Indian police arrest father of baby girl buried alive

Indian police said Wednesday they have arrested a man on suspicion of burying his newborn daughter alive because he wanted a boy.

Local villagers rescued the baby over the weekend after spotting her feet sticking up from a shallow sand pit in farmland in the Jajpur district of the eastern state of Odisha.

Police arrested her father Ramesh Chandra for attempted manslaughter.

The 35-year-old part-time taxi driver is suspected of taking the baby from her mother soon after she was born on Saturday.

"They were unable to explain about the missing child after we scanned the locality for expecting mothers," investigating officer Jyoti Prakash Pande told AFP.

He said Chandra under questioning had admitted burying the baby, saying he was too poor to raise a daughter.

Many Indian parents consider daughters to be a burden because of the huge dowries still frequently required for marriage, while sons are expected to support them in their old age.

The couple already have two daughters and a son and had aborted two earlier pregnancies, the officer said.

It is unclear what will happen to the newborn, named Dharitri by staff at the hospital where she is under observation.

A mobile video shot at the time of her rescue shows a villager slowly removing sand with his bare hands and gently pulling out the infant wrapped in a blue piece of cloth.

The baby suddenly cries as a large, jubilant crowd tries to arrange an ambulance.

The incident highlights the scandal of female foeticide still plaguing the world's second most populous nation, which has a skewed sex ratio of 940 females for every 1,000 males, according to the last official census in 2011.

Earlier this month police recovered 19 female foetuses from a sewer in the western state of Maharashtra and accused a doctor of illegally aborting them on behalf of  parents desperate for a boy.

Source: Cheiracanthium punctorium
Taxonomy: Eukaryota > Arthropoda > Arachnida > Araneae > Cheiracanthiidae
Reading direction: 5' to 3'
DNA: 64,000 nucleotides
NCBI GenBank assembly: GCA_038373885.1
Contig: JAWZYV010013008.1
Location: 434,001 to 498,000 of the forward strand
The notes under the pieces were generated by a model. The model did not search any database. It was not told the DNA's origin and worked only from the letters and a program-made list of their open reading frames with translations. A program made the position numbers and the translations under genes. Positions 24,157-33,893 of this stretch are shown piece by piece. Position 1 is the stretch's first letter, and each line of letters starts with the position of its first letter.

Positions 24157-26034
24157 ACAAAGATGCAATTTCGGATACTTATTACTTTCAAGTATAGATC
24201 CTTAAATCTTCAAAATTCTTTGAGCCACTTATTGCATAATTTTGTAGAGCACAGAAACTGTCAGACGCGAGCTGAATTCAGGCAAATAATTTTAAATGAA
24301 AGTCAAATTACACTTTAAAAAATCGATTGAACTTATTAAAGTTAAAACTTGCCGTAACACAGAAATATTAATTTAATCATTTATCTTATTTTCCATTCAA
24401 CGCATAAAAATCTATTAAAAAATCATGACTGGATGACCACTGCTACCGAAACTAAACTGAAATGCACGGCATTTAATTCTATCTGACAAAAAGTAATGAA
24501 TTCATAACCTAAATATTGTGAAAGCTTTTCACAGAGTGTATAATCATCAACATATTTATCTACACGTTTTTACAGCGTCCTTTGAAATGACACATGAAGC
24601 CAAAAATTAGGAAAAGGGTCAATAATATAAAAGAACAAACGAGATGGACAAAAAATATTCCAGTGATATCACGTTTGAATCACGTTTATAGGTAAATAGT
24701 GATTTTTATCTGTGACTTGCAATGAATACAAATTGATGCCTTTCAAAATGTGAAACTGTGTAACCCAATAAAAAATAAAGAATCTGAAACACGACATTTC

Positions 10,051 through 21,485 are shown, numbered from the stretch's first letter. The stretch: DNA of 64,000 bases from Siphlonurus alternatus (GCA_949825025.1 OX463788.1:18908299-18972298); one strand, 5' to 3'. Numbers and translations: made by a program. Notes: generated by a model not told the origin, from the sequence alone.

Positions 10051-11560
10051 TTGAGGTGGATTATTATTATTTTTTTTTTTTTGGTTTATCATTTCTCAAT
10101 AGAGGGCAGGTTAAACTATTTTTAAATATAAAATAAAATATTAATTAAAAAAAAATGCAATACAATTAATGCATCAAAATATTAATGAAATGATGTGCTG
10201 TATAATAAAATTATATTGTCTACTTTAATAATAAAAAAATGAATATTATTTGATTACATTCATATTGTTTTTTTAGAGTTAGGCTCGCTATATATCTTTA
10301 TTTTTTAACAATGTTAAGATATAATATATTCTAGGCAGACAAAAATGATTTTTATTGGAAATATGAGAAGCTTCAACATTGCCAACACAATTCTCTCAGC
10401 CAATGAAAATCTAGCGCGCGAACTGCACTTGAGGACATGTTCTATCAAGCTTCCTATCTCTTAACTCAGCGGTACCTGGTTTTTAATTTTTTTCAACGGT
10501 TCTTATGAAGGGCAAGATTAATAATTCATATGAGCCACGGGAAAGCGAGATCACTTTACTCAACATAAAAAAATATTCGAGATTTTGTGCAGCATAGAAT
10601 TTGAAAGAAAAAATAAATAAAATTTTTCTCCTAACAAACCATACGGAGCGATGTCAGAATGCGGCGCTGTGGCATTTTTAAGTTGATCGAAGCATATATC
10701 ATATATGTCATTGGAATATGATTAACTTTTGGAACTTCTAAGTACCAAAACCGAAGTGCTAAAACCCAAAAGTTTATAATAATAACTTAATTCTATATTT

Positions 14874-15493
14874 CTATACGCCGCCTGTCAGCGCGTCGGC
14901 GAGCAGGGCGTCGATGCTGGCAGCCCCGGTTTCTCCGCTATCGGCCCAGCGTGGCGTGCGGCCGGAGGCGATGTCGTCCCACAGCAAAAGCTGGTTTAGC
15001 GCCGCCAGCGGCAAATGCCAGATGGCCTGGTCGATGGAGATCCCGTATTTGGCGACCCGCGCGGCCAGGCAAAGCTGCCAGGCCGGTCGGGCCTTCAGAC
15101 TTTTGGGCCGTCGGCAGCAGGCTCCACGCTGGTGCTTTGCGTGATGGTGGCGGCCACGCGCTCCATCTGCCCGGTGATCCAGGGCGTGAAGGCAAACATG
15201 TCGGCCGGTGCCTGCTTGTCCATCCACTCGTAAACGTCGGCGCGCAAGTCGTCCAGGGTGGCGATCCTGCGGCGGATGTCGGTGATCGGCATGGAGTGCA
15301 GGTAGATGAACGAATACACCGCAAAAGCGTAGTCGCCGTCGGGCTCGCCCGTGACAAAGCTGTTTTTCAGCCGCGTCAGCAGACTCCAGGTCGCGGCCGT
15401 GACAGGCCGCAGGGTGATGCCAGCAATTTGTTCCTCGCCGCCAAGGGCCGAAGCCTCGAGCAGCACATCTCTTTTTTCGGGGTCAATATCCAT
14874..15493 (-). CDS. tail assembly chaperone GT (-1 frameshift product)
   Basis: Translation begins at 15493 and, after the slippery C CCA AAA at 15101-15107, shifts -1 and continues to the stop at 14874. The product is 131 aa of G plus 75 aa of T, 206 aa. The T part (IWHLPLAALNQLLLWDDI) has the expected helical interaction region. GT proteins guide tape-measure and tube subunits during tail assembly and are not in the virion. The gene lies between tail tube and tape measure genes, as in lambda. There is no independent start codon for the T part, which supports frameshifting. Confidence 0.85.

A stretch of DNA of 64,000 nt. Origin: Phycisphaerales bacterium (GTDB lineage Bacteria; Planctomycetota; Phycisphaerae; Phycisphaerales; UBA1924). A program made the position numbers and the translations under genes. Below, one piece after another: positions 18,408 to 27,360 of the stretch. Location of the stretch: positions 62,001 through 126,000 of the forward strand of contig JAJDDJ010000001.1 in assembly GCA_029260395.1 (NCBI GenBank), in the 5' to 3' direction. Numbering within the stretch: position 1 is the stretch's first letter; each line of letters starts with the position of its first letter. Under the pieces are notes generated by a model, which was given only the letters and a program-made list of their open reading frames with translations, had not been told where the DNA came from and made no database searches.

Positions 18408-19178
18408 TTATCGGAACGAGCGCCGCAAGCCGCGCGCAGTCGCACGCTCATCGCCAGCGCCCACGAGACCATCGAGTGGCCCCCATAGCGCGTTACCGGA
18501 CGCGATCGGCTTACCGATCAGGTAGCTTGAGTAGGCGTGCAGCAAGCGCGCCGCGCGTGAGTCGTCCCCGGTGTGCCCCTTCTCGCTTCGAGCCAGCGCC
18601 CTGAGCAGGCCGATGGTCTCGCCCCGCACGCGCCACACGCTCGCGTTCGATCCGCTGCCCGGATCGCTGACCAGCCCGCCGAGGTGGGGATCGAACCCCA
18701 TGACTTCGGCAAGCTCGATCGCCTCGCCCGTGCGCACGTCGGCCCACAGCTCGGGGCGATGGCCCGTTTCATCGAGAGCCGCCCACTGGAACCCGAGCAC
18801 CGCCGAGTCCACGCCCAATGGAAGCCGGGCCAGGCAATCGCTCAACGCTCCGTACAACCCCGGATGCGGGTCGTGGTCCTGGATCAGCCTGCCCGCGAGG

India banned prenatal sex determination to stop its misuse, although the tests are still thought to be common, particularly in poor rural areas.

A 2011 study in the British medical journal The Lancet found that up to 12 million girls had been aborted in the last three decades in India.

Indian newborn girl rescued after buried alive

Villagers in eastern India rescued a newborn baby girl who was found buried alive, officials said Monday, the latest case in the country highlighting the problem of female infanticide.

The girl - believed to no more than six hours old - was left to die in a shallow sand pit in a field when a passerby spotted her feet poking through the ground on Saturday.

The baby, found in Jajpur district in impoverished Odisha state, was rushed to hospital where she is under observation, officials said.

"She is doing fine and all her parameters are normal. She is a full term baby, weighing around 2.5 kg," chief medical officer Jajpur district Fanindra Kumar Panigrahi told AFP.

"Her umbilical cord was intact and body was still covered with vernix." he said.

Hospital Staff have named the girl Dharitri, a Sanskrit word meaning "the earth".

The girl will be handed over to the state-run child welfare committee after she is discharged from the hospital.

Police told AFP that they suspect the newborn was either abandoned by her parents because of her gender or the mother had been an unmarried woman.

"We are trying to track the parents of the girl. Chances are it was a case of female foeticide and it is clear that the accused wanted to kill her," local police officer Jyoti Prakash Panda said.

India is struggling to bridge the sex ratio gap with tough laws as the country fares badly with 940 females for every 1,000 males, according to the last official census in 2011.  

Earlier this month police recovered 19 female foetuses from a sewer in western Maharashtra state and accused a doctor of illegally aborting them for parents desperate for a boy.

On Monday a female foetus was found buried near a sewer in New Delhi after dogs were spotted digging the earth around it.

India banned prenatal sex determination to stop its misuse, although the tests are still thought to be common, particularly in poor rural areas.

A 2011 study in the British medical journal The Lancet found that up to 12 million girls had been aborted in the last three decades in India.

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